Here, the porch roof and posts of the ranch house frame Alice Evans as she sees her husband and sons walk toward her, horseless and tired after their initial encounter with Wade:
The saloon doors get used as a frame a bunch of times too. When Ben Wade first sees Emmy:
When he decides to stay in town instead of riding out with his men:
When Dan Evans arrives in town and sees that Wade is still there:
After Ben Wade gets captured, the kids of Bisby crowd around the saloon window, trying to get a glimpse of the famous bad man. Looks like a few adults join in too:
Later, when they arrive at the hotel in Contention City, they use the hotel's back door to frame the four principal participants in the second half of the movie:
Here, they watch from the hotel room's window as Wade's gang begins to arrive in town:
And here, there's just Ben Wade looking out from his little make-shift prison:
Each one of those moments serves to accentuate separateness. Who is shut in or out, who is choosing to walk through a barrier even though reason says they shouldn't.
Now, I'm exceedingly fond of shots that are crammed full of characters. For an intimate drama that focuses mainly on the tension between two men, this movie manages a lot of awesome shots where lots and lots of people fill the frame. I showed a couple of them above, and here are a bunch more.
Ben Wade's gang descending on the saloon in Bisby:
Inside the saloon, where they overwhelmingly outnumber Emmy:
Another one reinforcing how alone she is, surrounded by what we know to be desperadoes:
Emmy caught in the middle of Dan and Ben, when Ben's complicity in the stage hold-up is confirmed:
Now it's Ben who's surrounded, with Dan looming over him:
The townsfolk and stage line owner confer with the marshal on what's to be done with their captive:
Ben Wade has become a spectacle, the Big Bad handcuffed and forced into the very stagecoach he held up hours earlier. Everyone gapes and gawks at him, except Emmy:
Ben having supper with Dan's family, surrounded again:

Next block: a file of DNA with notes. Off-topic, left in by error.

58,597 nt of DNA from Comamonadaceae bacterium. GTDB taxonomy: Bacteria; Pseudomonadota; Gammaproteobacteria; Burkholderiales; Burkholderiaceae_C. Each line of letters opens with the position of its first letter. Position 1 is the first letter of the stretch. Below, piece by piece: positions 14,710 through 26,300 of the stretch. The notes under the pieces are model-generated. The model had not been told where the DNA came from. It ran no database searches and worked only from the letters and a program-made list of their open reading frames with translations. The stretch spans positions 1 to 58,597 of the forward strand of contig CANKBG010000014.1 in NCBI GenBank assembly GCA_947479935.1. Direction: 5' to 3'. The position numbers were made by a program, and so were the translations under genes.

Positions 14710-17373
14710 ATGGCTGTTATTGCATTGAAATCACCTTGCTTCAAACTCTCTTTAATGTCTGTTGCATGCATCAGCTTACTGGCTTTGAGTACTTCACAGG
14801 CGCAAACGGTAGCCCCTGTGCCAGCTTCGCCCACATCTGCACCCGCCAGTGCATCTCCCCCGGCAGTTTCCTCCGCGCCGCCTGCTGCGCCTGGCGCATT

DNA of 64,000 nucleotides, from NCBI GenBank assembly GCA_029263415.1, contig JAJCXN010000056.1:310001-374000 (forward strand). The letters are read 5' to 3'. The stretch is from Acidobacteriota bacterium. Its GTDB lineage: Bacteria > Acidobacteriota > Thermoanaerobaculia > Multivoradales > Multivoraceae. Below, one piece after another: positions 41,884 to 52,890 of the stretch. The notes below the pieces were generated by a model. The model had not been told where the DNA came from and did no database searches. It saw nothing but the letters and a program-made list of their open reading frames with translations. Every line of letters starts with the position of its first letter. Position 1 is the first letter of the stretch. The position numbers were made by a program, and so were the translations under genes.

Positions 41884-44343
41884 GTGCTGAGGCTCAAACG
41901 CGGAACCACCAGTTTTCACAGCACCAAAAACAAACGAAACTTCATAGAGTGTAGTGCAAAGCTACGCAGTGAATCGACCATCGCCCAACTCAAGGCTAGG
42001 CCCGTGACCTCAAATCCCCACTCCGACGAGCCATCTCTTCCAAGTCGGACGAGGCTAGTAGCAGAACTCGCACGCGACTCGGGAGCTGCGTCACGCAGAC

I love how all those super-full-of-people shots reinforce the fact that, although this movie centers around two men, their actions touch so many other lives. Ben's gang, the people of Bisby, Emmy, Dan's family -- they're all affected by the hold-up, by Ben's capture, by Dan taking Ben to the stage.
Finally, I do think 3:10 to Yuma has a noir-ish feel to its use of images, and here are a few that highlight that. First, here's a beautiful shot of Ben Wade entering the saloon a second time, his shadow looming on the floor:
Later, here's Dan Evans' shadow overpowering Ben:
This is what we first see of Ben Wade and Emmy after their romantic interlude:
Soon after, the camera pulls almost uncomfortably close to them, both their faces alternately in shadow and light:
My favorite shot from the whole movie involves shadows too, with Ben Wade's dark past behind him and the possibility of a light new future ahead:
Then there's this ominous shot of a really creepy chandelier in the hotel's lobby. Something about it looks evil and tarantula-like to me:
Later on, we get the most noir-esque shot of all, when Alice Evans arrives and discovers someone she knows hanging dead from that very chandelier:
That previous shot also highlights another noir-ish framing device used a lot in this movie: positioning the camera high above the characters, or below them. Here's one from slightly below, positioning our hero against the wide, free sky:
Here's another from slightly below:
Camera angles can convey so many things -- in the above picture, it emphasizes that Dan has triumphed over Ben, but puts Ben on a level with the town lawman, and above another character, showing that he hasn't lost as much control as he might seem, and backing up the threat he's making there.
Okay, I could go on all day, sharing beautiful images from 3:10 to Yuma -- I screencapped 126 of them, and even though this is the third post I've written using them, there are still a bunch left. But I'll end with this exterior, shot in Old Tuscon, Arizona, of a lone good guy riding into town. Look at how the mountains box him in, how the buildings overshadow him, and even the cacti seem like unfriendly sentinels.
No, wait, just one more that shows off Glenn Ford's dimples. Maybe at some point I'll just load all the extra pictures into a big photo dump post because they're so delicious.
But I can't leave this one out:
Okay, this is the last one, honest: